FirstEnergy’s Ohio Utilities File Proposal to Modernize Electric System and Prepare for Smart Technologies
AKRON, Ohio, Dec. 1, 2017 /PRNewswire/ — FirstEnergy Corp.’s (NYSE: FE) Ohio utilities filed a plan today at the Public Utilities Commission of Ohio (PUCO) aimed at reducing the frequency and duration of power outages by redesigning and modernizing portions of their distribution system.
The plan outlines a three-year, $450 million investment in projects that will create a stronger distribution system serving customers of Ohio Edison, Cleveland Electric Illuminating and Toledo Edison. The projects will help restore power faster, strengthen the system against adverse weather conditions, and enhance system performance by giving operators the ability to monitor and react to issues on the grid in real time.
The proposed projects will particularly focus on redesigning certain distribution lines across FirstEnergy’s Ohio footprint that have experienced power outages in the past. On average, FirstEnergy expects this work could reduce outages under normal conditions by as much as 30 percent or more, and speed restoration time by up to 25 percent on power lines targeted in the plan.
«Portions of our system were originally designed to serve hundreds of customers on single, standalone lines, meaning a single outage could leave many customers without power until repairs are made,» said Steve Strah, President, FirstEnergy Utilities. «Our plan would allow us to isolate damage to a confined area and allow other customers along the line to be quickly restored by rerouting power from nearby lines. These investments will help us meet our customers’ high expectations by reducing outages and restoring power faster across our Ohio footprint.»
Beyond the immediate benefits to customers, the work is needed to support future integration of new, smart technologies as well as customer-driven applications such as plug-in electric vehicles and distributed energy resources. Projects include:
- Circuit ties – Help prevent or shorten outages by tying adjacent lines together and creating multiple paths for power to flow to customers.
- Reconductoring – Enhance reliability by installing larger wires that support greater power flows from multiple sources and increase a line’s ability to withstand adverse weather.
- Reclosers – Allow grid operators to isolate an outage to the immediate area where damage occurs, which decreases the number of customers affected by an outage by allowing power lines to be divided into smaller sections.
- Data Acquisition Systems – Incorporate software that allows grid operators to remotely monitor and react to power grid conditions in real-time to help prevent outages and restore power faster.
FirstEnergy estimates that the cost of these projects would comprise about two percent of the typical residential customer’s monthly bill.
FirstEnergy is dedicated to safety, reliability and operational excellence. Its 10 electric distribution companies form one of the nation’s largest investor-owned electric systems, serving customers in Ohio, Pennsylvania, New Jersey, West Virginia, Maryland and New York. The company’s transmission subsidiaries operate more than 24,000 miles of transmission lines that connect the Midwest and Mid-Atlantic regions. Follow FirstEnergy online at www.firstenergycorp.com and on Twitter @FirstEnergyCorp.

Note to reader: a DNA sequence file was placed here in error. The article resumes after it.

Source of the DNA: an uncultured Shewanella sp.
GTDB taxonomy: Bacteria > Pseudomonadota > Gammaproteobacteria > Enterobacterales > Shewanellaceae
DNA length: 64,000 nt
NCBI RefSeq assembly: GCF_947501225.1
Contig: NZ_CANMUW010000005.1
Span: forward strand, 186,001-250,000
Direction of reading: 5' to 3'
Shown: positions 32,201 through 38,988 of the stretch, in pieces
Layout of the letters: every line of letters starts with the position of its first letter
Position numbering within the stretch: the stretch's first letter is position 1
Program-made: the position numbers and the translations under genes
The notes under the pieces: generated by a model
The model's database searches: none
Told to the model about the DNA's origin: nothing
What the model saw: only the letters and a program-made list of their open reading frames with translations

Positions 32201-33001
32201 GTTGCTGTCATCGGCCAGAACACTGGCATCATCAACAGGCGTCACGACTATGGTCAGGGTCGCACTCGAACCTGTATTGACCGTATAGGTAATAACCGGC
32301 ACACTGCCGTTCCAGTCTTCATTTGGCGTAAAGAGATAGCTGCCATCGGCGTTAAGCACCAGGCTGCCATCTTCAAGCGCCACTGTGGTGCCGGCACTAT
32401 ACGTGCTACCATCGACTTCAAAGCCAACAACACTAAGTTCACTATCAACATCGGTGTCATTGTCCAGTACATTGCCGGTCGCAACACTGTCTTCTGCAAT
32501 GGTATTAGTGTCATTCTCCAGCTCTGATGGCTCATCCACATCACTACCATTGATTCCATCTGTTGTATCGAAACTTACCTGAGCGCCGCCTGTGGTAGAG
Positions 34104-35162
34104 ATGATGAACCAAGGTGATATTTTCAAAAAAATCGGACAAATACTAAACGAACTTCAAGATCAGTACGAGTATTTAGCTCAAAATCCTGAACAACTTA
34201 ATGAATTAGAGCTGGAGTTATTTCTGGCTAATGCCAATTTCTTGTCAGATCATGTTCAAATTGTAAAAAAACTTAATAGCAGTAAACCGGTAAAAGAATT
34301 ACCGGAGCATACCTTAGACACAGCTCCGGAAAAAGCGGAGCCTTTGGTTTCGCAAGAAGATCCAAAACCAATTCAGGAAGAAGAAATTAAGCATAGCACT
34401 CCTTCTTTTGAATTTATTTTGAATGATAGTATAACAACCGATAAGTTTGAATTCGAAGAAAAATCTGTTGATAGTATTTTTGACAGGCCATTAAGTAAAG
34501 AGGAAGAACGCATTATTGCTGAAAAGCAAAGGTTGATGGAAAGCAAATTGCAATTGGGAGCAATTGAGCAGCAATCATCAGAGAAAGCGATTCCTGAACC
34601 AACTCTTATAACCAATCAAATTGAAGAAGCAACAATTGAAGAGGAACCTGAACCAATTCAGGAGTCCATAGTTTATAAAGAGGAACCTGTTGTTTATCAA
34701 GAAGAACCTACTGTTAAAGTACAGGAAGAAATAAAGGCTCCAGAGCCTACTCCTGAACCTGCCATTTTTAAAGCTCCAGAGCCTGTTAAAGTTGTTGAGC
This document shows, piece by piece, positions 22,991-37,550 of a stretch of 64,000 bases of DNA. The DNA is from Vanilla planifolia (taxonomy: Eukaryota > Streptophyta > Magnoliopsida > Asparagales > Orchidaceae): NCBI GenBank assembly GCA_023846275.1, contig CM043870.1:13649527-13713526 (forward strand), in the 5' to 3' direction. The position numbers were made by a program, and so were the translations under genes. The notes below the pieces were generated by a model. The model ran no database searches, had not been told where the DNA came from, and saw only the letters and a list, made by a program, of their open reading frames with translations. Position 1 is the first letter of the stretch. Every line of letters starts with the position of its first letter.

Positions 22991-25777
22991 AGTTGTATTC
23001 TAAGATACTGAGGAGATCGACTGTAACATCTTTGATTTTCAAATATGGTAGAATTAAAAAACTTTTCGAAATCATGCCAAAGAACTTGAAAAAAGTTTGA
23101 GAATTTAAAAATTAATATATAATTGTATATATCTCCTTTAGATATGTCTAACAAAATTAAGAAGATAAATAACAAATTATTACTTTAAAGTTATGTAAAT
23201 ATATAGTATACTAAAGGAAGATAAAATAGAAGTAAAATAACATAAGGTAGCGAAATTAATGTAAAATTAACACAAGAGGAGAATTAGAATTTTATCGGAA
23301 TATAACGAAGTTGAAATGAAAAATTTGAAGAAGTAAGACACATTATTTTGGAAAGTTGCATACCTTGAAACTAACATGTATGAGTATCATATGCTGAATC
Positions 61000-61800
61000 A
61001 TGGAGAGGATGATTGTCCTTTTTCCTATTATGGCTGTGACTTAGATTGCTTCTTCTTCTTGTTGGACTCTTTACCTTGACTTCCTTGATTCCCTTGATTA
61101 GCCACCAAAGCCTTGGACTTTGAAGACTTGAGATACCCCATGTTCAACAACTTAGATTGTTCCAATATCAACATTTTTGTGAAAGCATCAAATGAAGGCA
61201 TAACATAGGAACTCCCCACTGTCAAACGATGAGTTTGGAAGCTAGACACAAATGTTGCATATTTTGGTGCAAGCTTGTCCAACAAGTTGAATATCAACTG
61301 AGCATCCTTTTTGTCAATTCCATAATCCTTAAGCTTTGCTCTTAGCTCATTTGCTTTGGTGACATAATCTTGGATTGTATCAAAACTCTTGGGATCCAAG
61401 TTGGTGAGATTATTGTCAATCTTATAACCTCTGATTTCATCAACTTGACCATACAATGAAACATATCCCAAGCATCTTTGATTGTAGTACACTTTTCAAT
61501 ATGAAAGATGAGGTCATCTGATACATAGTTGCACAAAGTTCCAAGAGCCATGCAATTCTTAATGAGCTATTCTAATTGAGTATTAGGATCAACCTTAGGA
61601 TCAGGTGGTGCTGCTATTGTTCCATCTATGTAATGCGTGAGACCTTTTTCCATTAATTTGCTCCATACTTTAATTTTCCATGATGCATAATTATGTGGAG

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(FES), and likely FirstEnergy Nuclear Operating Company (FENOC), to restructure its substantial debt and other financial obligations with its creditors or seek protection under United States bankruptcy laws and the losses, liabilities and claims arising from such bankruptcy proceeding, including any obligations at FirstEnergy Corp.; the risks and uncertainties at the CES segment, including FES, and its subsidiaries, and FENOC, related to wholesale energy and capacity markets and the viability and/or success of strategic business alternatives, such as pending and potential CES generating unit asset sales, the potential conversion of the remaining generation fleet from competitive operations to a regulated or regulated-like construct or the potential need to deactivate additional generating units, which could result in further substantial write-downs and impairments of assets; the substantial uncertainty as to FES’ ability to continue as a going concern and substantial risk that it may be necessary for FES, and likely FENOC, to seek protection under United States bankruptcy laws; the risks and uncertainties associated with litigation, arbitration, mediation and like proceedings, including, but not limited to, any such proceedings related to vendor commitments, such as long-term fuel and transportation agreements; the uncertainties associated with the deactivation of older regulated and competitive units, including the impact on vendor commitments, such as long-term fuel and transportation agreements, and as it relates to the reliability of the transmission grid, the timing thereof; the impact of other future changes to the operational status or availability of our generating units and any capacity performance charges associated with unit unavailability; changing energy, capacity and commodity market prices including, but not limited to, coal, natural gas and oil prices, and their availability and impact on margins; costs being higher than anticipated and the success of our policies to control costs and to mitigate low energy, capacity and market prices; replacement power costs being higher than anticipated or not fully hedged; our ability to improve electric commodity margins and the impact of, among other factors, the increased cost of fuel and fuel transportation on such margins; the uncertainty of the timing and amounts of the capital expenditures that may arise in connection with any litigation, including New Source Review litigation, or potential regulatory initiatives or rulemakings (including that such initiatives or rulemakings could result in our decision to deactivate or idle certain generating units); changes in customers’ demand for power, including, but not limited to, changes resulting from the implementation of state and federal energy efficiency and peak demand reduction mandates; economic or weather conditions affecting future sales, margins and operations such as a polar vortex or other significant weather events, and all associated regulatory events or actions; changes in national and regional economic conditions affecting us, our subsidiaries and/or our major industrial and commercial customers, and other counterparties with which we do business, including fuel suppliers; the impact of labor disruptions by our unionized workforce; the risks associated with cyber-attacks and other disruptions to our information technology system that may compromise our generation, transmission and/or distribution services and data security breaches of sensitive data, intellectual property and proprietary or personally identifiable information regarding our business, employees, shareholders, customers, suppliers, business partners and other individuals in our data centers and on our networks; the impact of the regulatory process and resulting outcomes on the matters at the federal level and in the various states in which we do business including, but not limited to, matters related to rates; the impact of the federal regulatory process on FERC-regulated entities and transactions, in particular FERC regulation of wholesale energy and capacity markets, including PJM Interconnection, L.L.C. (PJM) markets and FERC-jurisdictional wholesale transactions; FERC regulation of cost-of-service rates; and FERC’s compliance and enforcement activity, including compliance and enforcement activity related to North American Electric Reliability Corporation’s mandatory reliability standards; the uncertainties of various cost recovery and cost allocation issues resulting from American Transmission Systems, Incorporated’s realignment into PJM; the ability to comply with applicable state and federal reliability standards and energy efficiency and peak demand reduction mandates; other legislative and regulatory changes, including the new federal administration’s required review and potential revision of environmental requirements, including, but not limited to, the effects of the United States Environmental Protection Agency’s Clean Power Plan, Coal Combustion Residuals regulations, Cross-State Air Pollution Rule and Mercury and Air Toxics Standards programs, including our estimated costs of compliance, Clean Water Act (CWA) waste water effluent limitations for power plants, and CWA 316(b) water intake regulation; adverse regulatory or legal decisions and outcomes with respect to our nuclear operations (including, but not limited to, the revocation or non-renewal of necessary licenses, approvals or operating permits by the Nuclear Regulatory Commission or as a result of the incident at Japan’s Fukushima Daiichi Nuclear Plant); issues arising from the indications of cracking in the shield building at Davis-Besse; changing market conditions that could affect the measurement of certain liabilities and the value of assets held in our Nuclear Decommissioning Trusts, pension trusts and other trust funds, and cause us and/or our subsidiaries to make additional contributions sooner, or in amounts that are larger than currently anticipated; the impact of changes to significant accounting policies; the impact of any changes in tax laws or regulations or adverse tax audit results or rulings; the ability to access the public securities and other capital and credit markets in accordance with our financial plans, the cost of such capital and overall condition of the capital and credit markets affecting us and our subsidiaries; further actions that may be taken by credit rating agencies that could negatively affect us and/or our subsidiaries’ access to financing, increase the costs thereof, increase requirements to post additional collateral to support, or accelerate payments under outstanding commodity positions, letters of credit and other financial guarantees, and the impact of these events on the financial condition and liquidity of FirstEnergy Corp. and/or its subsidiaries, specifically FES and its subsidiaries; issues concerning the stability of domestic and foreign financial institutions and counterparties with which we do business; and the risks and other factors discussed from time to time in our United States Securities and Exchange Commission (SEC) filings, and other similar factors. 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SOURCE FirstEnergy Corp.